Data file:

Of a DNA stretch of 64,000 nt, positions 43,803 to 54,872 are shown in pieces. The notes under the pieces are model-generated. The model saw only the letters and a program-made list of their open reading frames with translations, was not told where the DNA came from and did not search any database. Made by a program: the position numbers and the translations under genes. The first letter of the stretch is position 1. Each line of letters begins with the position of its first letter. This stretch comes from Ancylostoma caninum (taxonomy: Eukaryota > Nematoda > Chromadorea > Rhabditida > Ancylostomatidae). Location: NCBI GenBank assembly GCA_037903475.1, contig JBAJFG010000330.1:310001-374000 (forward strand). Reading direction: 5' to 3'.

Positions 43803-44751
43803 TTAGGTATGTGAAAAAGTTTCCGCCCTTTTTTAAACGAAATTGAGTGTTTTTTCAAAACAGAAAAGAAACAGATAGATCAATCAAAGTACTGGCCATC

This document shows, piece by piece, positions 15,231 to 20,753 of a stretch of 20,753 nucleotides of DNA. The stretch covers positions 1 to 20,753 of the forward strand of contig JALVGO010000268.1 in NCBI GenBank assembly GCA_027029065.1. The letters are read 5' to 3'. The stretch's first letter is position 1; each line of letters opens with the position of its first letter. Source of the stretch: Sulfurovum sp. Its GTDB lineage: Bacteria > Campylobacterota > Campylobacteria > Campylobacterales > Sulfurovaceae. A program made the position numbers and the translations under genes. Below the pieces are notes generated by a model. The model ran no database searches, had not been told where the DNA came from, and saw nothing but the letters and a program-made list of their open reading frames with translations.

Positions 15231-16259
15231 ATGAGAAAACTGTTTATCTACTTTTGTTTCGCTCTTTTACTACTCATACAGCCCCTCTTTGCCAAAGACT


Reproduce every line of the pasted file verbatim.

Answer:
Of a DNA stretch of 64,000 nt, positions 43,803 to 54,872 are shown in pieces. The notes under the pieces are model-generated. The model saw only the letters and a program-made list of their open reading frames with translations, was not told where the DNA came from and did not search any database. Made by a program: the position numbers and the translations under genes. The first letter of the stretch is position 1. Each line of letters begins with the position of its first letter. This stretch comes from Ancylostoma caninum (taxonomy: Eukaryota > Nematoda > Chromadorea > Rhabditida > Ancylostomatidae). Location: NCBI GenBank assembly GCA_037903475.1, contig JBAJFG010000330.1:310001-374000 (forward strand). Reading direction: 5' to 3'.

Positions 43803-44751
43803 TTAGGTATGTGAAAAAGTTTCCGCCCTTTTTTAAACGAAATTGAGTGTTTTTTCAAAACAGAAAAGAAACAGATAGATCAATCAAAGTACTGGCCATC

This document shows, piece by piece, positions 15,231 to 20,753 of a stretch of 20,753 nucleotides of DNA. The stretch covers positions 1 to 20,753 of the forward strand of contig JALVGO010000268.1 in NCBI GenBank assembly GCA_027029065.1. The letters are read 5' to 3'. The stretch's first letter is position 1; each line of letters opens with the position of its first letter. Source of the stretch: Sulfurovum sp. Its GTDB lineage: Bacteria > Campylobacterota > Campylobacteria > Campylobacterales > Sulfurovaceae. A program made the position numbers and the translations under genes. Below the pieces are notes generated by a model. The model ran no database searches, had not been told where the DNA came from, and saw nothing but the letters and a program-made list of their open reading frames with translations.

Positions 15231-16259
15231 ATGAGAAAACTGTTTATCTACTTTTGTTTCGCTCTTTTACTACTCATACAGCCCCTCTTTGCCAAAGACT